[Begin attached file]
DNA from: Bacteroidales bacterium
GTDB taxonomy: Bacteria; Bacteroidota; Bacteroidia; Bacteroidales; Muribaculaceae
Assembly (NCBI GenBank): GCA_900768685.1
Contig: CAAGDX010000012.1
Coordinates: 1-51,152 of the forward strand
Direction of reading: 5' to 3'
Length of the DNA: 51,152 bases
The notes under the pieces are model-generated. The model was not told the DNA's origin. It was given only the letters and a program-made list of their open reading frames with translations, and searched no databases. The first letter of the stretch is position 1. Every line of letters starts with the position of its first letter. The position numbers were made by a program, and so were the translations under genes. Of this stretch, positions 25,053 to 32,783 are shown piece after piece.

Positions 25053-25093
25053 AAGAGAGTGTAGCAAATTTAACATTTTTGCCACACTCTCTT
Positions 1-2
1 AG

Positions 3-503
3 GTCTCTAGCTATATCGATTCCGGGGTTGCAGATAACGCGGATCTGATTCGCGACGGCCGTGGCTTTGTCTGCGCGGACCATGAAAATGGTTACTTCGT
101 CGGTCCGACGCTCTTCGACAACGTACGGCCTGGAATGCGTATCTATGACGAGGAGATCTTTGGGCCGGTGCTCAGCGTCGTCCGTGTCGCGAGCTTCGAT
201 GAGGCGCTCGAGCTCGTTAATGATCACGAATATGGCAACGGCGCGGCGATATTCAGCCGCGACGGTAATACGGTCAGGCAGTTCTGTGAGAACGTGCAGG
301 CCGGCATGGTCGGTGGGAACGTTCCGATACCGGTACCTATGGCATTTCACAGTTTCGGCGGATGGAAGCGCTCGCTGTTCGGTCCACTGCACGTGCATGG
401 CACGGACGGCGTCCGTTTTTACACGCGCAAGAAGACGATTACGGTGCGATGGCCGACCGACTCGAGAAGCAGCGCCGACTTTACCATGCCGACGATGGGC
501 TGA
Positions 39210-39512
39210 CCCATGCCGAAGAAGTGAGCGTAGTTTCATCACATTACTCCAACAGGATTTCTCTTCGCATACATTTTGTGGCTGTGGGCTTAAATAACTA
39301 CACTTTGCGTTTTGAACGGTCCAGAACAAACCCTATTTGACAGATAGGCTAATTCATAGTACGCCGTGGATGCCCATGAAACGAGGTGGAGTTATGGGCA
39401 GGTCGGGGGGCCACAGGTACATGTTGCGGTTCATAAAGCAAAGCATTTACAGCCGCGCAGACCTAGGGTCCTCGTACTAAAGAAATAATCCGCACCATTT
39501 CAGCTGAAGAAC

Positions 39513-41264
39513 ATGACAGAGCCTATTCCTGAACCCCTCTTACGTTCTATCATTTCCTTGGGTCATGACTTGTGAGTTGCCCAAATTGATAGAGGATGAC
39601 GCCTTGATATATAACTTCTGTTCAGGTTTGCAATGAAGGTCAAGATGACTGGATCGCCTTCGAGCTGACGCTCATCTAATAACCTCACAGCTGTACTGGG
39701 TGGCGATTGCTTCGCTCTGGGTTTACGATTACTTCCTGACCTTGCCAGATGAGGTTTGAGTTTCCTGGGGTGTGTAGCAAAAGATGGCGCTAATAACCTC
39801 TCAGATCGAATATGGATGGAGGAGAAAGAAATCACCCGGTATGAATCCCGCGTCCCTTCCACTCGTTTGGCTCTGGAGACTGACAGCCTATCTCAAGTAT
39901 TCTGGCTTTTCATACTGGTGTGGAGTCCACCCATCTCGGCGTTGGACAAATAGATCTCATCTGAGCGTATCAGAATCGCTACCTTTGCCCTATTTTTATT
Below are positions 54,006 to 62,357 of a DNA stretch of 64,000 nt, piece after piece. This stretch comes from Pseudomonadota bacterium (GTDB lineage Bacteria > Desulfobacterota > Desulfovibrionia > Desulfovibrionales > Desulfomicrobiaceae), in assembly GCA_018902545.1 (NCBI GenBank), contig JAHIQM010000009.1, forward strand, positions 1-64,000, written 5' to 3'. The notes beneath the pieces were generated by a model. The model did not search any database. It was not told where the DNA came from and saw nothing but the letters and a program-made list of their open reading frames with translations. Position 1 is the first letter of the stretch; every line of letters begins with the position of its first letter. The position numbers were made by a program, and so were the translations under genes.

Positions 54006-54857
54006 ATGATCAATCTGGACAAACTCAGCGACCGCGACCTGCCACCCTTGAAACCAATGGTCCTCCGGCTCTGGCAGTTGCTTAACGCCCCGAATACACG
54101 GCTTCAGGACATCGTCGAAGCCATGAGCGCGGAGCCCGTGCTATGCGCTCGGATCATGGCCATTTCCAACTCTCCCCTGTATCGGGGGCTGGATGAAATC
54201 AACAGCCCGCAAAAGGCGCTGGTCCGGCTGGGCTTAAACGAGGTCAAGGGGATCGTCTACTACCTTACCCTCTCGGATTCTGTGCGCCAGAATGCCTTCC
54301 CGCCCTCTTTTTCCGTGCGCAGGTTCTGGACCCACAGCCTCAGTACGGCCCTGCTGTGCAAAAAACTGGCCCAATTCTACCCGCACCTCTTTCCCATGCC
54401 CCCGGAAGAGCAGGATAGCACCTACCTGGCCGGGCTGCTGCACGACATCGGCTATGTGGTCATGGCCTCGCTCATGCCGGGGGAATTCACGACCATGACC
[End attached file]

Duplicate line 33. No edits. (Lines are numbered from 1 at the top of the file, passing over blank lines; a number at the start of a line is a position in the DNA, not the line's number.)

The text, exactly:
54006 ATGATCAATCTGGACAAACTCAGCGACCGCGACCTGCCACCCTTGAAACCAATGGTCCTCCGGCTCTGGCAGTTGCTTAACGCCCCGAATACACG